The best English introduction to Guillaume Budé is McNeil 1975. Also in English, but in a few pages, La Garanderie 1985 will be of some use. In French, La Garanderie 1997 is a short, very accurate directory for a first glance on Budé’s biography and bibliography, whereas Delaruelle 2012 (reprint of a 1907 work) is still to be recommended, and is regularly cited, for its generous approach, yet covering only a part of Budé’s life; for the years following 1515 and for some important complements to Delaruelle’s seminal study, see La Garanderie 1995, but with a slightly different method, less erudite and more literary, and Gueudet 1969.

  • Delaruelle, Louis. Guillaume Budé: Les origines, les débuts, les idées maîtresses. Geneva, Switzerland: Slatkine Reprints, 2012.

    Published in 1907, this accurate biography covers Budé’s life up to 1515 and is still useful and quoted, even though recent research has improved some specific points. It opens with a panoramic overview of the wake of humanism in France and ends with three important appendices, the last one introducing the seven Budé’s autograph notebooks located in Geneva. It also analyzes in detail the 1508 Annotationes and 1515 De Asse.

  • Gueudet, Guy. “État présent des recherches sur Guillaume Budé.” In Actes du VIII Congrès de l’Association G. Budé, 597–608. Paris: Les Belles Lettres, 1969.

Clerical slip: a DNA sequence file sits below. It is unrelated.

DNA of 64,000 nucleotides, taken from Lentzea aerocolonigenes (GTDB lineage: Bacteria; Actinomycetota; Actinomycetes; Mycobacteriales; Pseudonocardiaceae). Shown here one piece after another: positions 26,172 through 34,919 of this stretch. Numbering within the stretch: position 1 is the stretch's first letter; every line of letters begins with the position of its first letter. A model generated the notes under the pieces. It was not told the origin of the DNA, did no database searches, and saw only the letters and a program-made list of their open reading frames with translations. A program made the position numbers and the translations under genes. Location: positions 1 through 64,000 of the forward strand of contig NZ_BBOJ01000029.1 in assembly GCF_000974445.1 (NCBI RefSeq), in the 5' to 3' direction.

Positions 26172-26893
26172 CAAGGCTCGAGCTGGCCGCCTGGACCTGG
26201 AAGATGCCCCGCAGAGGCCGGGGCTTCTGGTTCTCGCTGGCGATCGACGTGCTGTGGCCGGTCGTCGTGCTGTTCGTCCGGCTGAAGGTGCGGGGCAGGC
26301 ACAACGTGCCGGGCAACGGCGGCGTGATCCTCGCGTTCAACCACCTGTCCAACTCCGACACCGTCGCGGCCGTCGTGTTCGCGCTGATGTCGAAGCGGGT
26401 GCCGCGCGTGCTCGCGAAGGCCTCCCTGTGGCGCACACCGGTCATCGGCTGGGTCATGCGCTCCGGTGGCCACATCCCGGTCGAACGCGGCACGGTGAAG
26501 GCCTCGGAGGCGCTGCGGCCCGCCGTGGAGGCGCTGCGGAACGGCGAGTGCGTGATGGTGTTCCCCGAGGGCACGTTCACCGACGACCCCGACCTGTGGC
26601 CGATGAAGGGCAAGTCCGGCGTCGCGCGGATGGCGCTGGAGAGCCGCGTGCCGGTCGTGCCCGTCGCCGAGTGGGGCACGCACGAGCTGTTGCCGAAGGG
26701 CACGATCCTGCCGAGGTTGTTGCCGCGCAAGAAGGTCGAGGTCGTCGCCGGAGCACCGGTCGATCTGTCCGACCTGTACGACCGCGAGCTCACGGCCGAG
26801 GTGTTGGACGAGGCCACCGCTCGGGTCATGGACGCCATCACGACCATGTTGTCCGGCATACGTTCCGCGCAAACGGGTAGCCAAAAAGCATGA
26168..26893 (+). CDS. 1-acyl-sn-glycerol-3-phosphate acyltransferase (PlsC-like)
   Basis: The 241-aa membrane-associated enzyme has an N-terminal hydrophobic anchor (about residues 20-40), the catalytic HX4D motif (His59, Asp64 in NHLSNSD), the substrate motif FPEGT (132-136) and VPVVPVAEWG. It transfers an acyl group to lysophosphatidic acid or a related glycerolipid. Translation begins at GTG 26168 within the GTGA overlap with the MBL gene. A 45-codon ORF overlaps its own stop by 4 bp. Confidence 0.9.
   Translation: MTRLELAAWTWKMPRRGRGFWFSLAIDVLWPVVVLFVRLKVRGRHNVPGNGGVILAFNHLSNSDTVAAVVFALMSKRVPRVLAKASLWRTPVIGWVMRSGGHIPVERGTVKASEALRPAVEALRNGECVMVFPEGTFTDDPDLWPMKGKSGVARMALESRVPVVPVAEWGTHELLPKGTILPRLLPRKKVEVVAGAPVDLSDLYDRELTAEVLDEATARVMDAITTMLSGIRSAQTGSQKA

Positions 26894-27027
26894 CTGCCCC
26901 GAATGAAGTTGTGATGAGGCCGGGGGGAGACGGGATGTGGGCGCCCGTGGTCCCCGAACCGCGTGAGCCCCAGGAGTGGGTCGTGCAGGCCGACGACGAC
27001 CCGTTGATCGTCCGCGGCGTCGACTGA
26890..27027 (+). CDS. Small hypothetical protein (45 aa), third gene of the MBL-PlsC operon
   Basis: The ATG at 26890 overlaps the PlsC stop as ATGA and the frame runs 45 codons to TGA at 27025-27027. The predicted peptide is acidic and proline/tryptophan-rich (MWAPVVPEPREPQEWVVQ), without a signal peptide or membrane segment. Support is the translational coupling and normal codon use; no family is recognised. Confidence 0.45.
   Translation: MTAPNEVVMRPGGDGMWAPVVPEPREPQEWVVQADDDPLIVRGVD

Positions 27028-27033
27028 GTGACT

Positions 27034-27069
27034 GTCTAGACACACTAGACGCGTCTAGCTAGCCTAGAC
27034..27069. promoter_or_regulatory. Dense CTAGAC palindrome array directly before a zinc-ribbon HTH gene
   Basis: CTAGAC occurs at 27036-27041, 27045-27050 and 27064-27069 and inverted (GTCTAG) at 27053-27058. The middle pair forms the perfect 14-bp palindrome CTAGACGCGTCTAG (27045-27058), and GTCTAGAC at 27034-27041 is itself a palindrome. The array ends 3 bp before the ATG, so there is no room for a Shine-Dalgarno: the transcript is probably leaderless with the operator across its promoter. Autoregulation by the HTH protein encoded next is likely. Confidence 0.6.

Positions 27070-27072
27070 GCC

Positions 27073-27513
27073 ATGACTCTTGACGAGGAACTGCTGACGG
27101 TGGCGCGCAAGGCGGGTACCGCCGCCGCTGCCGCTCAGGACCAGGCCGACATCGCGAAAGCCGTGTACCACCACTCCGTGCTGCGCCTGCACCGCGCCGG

A detailed paper concerning several specific points of Budé’s biography and works. It is a supplement to Delaruelle 2012.

  • La Garanderie, Marie-Madeleine de. “Budé, Guillaume.” In Contemporaries of Erasmus: A Biographical Register of the Renaissance and Reformation. Vol. 1. Edited by Peter G. Bietenholz and Thomas B. Deutscher, 212–217. Toronto: University of Toronto Press, 1985.

    A short, English introduction with bibliography written by the author of several editions, French translations, essays, and papers on Guillaume Budé.

  • La Garanderie, Marie-Madeleine de. Christianisme et Lettres profanes: Essai sur l’Humanisme français (1515–1535) et sur la pensée de Guillaume Budé. Paris: Honoré Champion, 1995.

    First written in 1976 and then revised and published with the actual title, this essay aims to cover Budé’s maturity years up to 1535 as well as interpret their context in France, specifically Paris, center of theological studies where humanism had a major impact on medieval religious traditions.

  • La Garanderie, Marie-Madeleine de. “Budé (Guillaume).” In Centuriae Latinae: Cent une figures humanistes de la Renaissance aux Lumières offertes à Jacques Chomarat. Edited by Colette Nativel, 227–231. Geneva, Switzerland: Librairie Droz, 1997.

    This paper summarizes Budé’s life and works, and offers an extensive list of ancient and modern editions and translations as well as a useful bibliographical survey; quite exhaustive for its date.

  • McNeil, David O. Guillaume Budé and Humanism in the Reign of Francis I. Geneva, Switzerland: Librairie Droz, 1975.

    An excellent and thoroughly documented, if not quite recent, English introduction to Budé’s life, times, and major points of interest, like his political and religious views, his relations with local and European humanists—the main contents of his research.